What is the StrandHogg Vulnerability?

OneSpan Team,

The BBC published an article this week about a dangerous vulnerability in the Android operating system called "StrandHogg." Security researchers posit that every Android app is affected by the vulnerability which attackers can exploit to access sensitive data, steal banking credentials, and swipe log-in codes sent via SMS. Both rooted and non-rooted devices running Android, including Android 10, are impacted, and attacks on StrandHogg can occur without a users' knowledge. Read on to learn more about StrandHogg, its impact, what it means for mobile app security in general, and how to protect your mobile apps and users against the vulnerability.

The StrandHogg Vulnerability and Task Hijacking in Android

StrandHoggPromon has named the vulnerability StrandHogg and confirmed that the vulnerability exists in all versions of Android, including Android 10. According to Promon, 500 of the most popular apps in the Google Play Store were vulnerable – leading them to a hypothesis that every Android app is vulnerable by default. In later versions of Android, the malware is also capable of exploiting the vulnerability to inject a fake login screen over the top of an authentic app, without a user knowing, and collecting the user’s credentials.

To reiterate – this is not a theoretical attack or something that’s only been proven in a lab. Promon has tangible evidence of attackers taking advantage of this issue and doing some serious damage – especially to a mobile banking user in one case. With the ability to steal a victim’s banking credentials, for example, and remotely access any security codes sent to that same victim via SMS message, they’ve got all they need to access the account.

Promon’s findings stem from work that Pennsylvania State University researchers conducted more than four years ago. At the time, the researchers made Google aware of the issue in Android’s implementation of its taskAffinity attribute. Now more than four years later, criminals are capitalizing on the flaw.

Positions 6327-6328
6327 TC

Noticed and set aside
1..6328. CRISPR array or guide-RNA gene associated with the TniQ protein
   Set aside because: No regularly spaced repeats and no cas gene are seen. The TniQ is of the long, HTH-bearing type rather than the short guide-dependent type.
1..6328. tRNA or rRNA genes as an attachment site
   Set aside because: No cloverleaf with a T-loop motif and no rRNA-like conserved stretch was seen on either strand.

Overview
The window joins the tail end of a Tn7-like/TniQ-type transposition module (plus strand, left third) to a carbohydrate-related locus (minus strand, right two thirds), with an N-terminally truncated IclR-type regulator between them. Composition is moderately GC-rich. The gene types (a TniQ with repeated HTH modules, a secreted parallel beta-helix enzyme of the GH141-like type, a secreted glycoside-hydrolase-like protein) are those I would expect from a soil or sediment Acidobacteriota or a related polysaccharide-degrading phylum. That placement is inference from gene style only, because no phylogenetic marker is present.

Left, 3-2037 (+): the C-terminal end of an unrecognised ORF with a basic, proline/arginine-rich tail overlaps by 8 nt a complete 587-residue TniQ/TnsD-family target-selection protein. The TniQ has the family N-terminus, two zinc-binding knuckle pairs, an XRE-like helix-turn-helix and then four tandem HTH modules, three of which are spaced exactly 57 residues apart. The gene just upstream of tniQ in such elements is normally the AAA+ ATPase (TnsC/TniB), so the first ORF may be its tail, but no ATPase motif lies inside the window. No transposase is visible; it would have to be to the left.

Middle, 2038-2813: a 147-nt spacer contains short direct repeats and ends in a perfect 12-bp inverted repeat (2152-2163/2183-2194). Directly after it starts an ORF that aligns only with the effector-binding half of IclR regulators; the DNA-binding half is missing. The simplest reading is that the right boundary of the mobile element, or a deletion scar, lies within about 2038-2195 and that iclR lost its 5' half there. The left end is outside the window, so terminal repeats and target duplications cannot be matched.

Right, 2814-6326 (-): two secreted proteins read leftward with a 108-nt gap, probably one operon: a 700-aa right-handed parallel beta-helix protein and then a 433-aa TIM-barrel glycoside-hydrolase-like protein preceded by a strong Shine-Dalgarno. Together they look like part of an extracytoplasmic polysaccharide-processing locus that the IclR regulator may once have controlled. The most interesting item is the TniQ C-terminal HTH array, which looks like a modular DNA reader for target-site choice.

Below is a video produced by Promon showing the StrandHogg exploit in action.

How Do You Like Your Spiders? Android iOS Vulnerabilities' Effects on Mobile App Security

The news about malware targeting the StrandHogg vulnerability reminded me of a cartoon I saw earlier this month. The cartoon was commenting on the everlasting debate about which mobile operating system is more secure – Android or iOS.

I think the punchline is that the debate is unresolvable. It’s a “pick your poison” conundrum. You’re hard-pressed to make an argument that either Android or iOS is more secure than the other. Both are lucrative targets and groups on both sides of the good-or-evil line expend significant resources in the pursuit of cracking these mobile operating systems for surveillance, fraud, or other reasons.

As an example of how valuable these targets and related exploits can be, consider that Zerodium, a company that buys and sells exploits, pays $2.5 million for “1-click” exploits of Android and $1 million for 1-click exploits of iOS. Zerodium then resells those exploits to their customers (it’s rumored Zerodium’s customers are mostly government organizations). That’s a lot of money changing hands.

Zerodium reports that payouts depend on, among other variables, “the popularity and security level of the affected software/system.” In terms of popularity, web traffic analysis vendor StatCounter puts Android’s worldwide market share at 76.67% and iOS’s at 22.09% as of October 2019.